How often do you watch TV?
a Every day
b A few times per week
c Once per week
d Less than once per week
For other question types, however, there is no implied order. If, for example, you wanted to ask how people typically watch TV shows and movies.
How do you prefer to watch TV shows and movies?
a On a TV
b On my computer (laptop or desktop)
c On a tablet
d On my phone
e Through a streaming player (e.g., Roku, Chromecast)
When no order is inherent to your response options, consider randomizing or shuffling how they appear to participants. Randomizing answer options reduces sources of answer bias and does a little more to ensure the people you screen actually qualify for your study.
Writing good survey questions is both a science and an art. But one basic principle is that questions shouldn’t lead respondents to provide certain answers.
When writing survey screening questions, you want to ensure that your questions do not tip off respondents to the criteria that will help them qualify for the study. For example, if you are looking to recruit parents of young children, you should first establish that people have children before you ask how many or for specific ages. Questions that are loaded with assumptions may bias people’s answers in a certain direction or make it easier for fraudsters to misrepresent themselves.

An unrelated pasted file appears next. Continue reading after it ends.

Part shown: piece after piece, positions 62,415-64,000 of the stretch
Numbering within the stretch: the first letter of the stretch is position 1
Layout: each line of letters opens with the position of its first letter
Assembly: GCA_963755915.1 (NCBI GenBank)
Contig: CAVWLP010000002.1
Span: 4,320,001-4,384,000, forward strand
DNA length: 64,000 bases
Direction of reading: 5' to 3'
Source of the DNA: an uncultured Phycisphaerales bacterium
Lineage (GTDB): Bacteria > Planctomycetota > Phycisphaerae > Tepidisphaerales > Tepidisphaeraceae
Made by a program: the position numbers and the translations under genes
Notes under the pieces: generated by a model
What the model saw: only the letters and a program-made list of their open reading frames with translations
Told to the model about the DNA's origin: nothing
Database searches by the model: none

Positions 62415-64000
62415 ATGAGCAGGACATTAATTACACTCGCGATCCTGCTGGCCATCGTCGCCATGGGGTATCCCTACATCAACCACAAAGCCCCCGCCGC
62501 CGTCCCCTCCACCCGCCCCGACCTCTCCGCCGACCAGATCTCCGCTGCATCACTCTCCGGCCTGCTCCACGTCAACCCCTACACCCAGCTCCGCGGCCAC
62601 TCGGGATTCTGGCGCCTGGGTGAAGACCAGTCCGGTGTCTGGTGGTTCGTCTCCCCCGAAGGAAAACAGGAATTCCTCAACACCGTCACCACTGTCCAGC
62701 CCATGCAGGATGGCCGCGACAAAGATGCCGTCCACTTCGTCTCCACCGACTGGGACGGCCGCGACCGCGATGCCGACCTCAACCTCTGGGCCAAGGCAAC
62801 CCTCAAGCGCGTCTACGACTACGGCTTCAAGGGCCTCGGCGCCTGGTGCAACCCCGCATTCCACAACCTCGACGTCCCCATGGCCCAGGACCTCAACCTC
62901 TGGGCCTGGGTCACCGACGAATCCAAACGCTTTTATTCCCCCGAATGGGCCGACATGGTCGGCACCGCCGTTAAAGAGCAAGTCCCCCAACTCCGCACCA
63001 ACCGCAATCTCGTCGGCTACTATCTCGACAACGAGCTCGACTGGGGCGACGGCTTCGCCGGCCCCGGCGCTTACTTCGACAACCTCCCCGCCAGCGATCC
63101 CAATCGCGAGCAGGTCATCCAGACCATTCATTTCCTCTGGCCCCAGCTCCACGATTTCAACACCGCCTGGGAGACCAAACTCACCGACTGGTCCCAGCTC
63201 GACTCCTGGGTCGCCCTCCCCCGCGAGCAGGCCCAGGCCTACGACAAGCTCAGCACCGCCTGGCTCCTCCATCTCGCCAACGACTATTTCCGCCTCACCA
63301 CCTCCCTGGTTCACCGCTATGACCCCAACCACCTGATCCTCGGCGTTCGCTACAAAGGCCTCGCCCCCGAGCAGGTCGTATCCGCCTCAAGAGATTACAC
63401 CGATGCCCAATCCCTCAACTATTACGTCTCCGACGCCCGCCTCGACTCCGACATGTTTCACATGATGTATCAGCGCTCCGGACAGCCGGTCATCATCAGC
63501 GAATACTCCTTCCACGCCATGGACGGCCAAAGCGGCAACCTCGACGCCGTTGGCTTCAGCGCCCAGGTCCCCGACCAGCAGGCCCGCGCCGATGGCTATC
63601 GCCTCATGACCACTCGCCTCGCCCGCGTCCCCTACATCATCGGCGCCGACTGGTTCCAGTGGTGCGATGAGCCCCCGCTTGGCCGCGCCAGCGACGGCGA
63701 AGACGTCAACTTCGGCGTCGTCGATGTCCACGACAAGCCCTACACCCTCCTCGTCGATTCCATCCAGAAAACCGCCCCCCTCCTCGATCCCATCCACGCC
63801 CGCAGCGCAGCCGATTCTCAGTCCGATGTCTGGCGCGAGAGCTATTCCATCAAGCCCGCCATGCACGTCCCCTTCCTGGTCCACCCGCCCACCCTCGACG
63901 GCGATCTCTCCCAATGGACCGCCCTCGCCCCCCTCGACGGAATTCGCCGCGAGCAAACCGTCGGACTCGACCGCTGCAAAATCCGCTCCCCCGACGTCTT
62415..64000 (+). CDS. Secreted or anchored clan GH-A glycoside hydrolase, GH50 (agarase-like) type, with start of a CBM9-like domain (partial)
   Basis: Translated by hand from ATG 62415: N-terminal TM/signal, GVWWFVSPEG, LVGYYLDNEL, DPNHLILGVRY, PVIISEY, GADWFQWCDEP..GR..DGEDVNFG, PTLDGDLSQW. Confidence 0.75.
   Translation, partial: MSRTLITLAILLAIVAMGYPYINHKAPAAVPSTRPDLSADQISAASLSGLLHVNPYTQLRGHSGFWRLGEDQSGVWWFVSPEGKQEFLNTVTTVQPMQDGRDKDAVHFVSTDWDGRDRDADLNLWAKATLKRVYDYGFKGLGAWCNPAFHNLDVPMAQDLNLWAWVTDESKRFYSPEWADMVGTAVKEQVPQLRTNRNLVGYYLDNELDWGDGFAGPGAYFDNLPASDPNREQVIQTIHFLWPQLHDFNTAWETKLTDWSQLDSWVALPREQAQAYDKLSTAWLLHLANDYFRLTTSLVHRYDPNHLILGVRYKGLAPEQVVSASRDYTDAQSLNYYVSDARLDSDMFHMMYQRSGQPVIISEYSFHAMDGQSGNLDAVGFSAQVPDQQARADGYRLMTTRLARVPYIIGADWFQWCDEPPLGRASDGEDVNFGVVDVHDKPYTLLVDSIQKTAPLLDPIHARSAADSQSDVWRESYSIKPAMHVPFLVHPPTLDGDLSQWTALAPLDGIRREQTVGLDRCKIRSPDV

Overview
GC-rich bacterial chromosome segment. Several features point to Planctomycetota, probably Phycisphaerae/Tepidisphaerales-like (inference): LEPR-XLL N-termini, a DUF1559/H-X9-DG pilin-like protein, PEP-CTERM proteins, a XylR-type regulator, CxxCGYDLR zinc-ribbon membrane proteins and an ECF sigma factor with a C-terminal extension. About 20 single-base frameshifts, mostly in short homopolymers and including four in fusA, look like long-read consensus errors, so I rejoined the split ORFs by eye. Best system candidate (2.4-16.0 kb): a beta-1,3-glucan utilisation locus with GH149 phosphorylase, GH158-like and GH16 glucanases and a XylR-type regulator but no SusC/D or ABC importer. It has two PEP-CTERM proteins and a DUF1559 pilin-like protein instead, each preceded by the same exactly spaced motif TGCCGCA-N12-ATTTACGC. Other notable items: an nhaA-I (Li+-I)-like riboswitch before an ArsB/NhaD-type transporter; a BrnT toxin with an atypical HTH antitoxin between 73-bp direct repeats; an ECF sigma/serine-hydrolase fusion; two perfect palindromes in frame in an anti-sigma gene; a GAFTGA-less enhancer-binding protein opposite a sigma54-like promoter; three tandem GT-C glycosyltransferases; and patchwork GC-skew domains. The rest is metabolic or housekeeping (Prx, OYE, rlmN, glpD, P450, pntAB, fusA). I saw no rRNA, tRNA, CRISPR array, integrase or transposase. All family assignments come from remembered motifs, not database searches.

Possibly Leading Question
How many children do you have?
e Four or more
Do you have children under the age of 18?
How many children under age 18 do you have?
d Four or more
Some participants may seek to maximize their chances of qualifying for a survey by selecting several (or all) answer choices within screening questions. Keep an eye out for these maximizers, especially when the odds of someone endorsing more than half of the items in a question are low.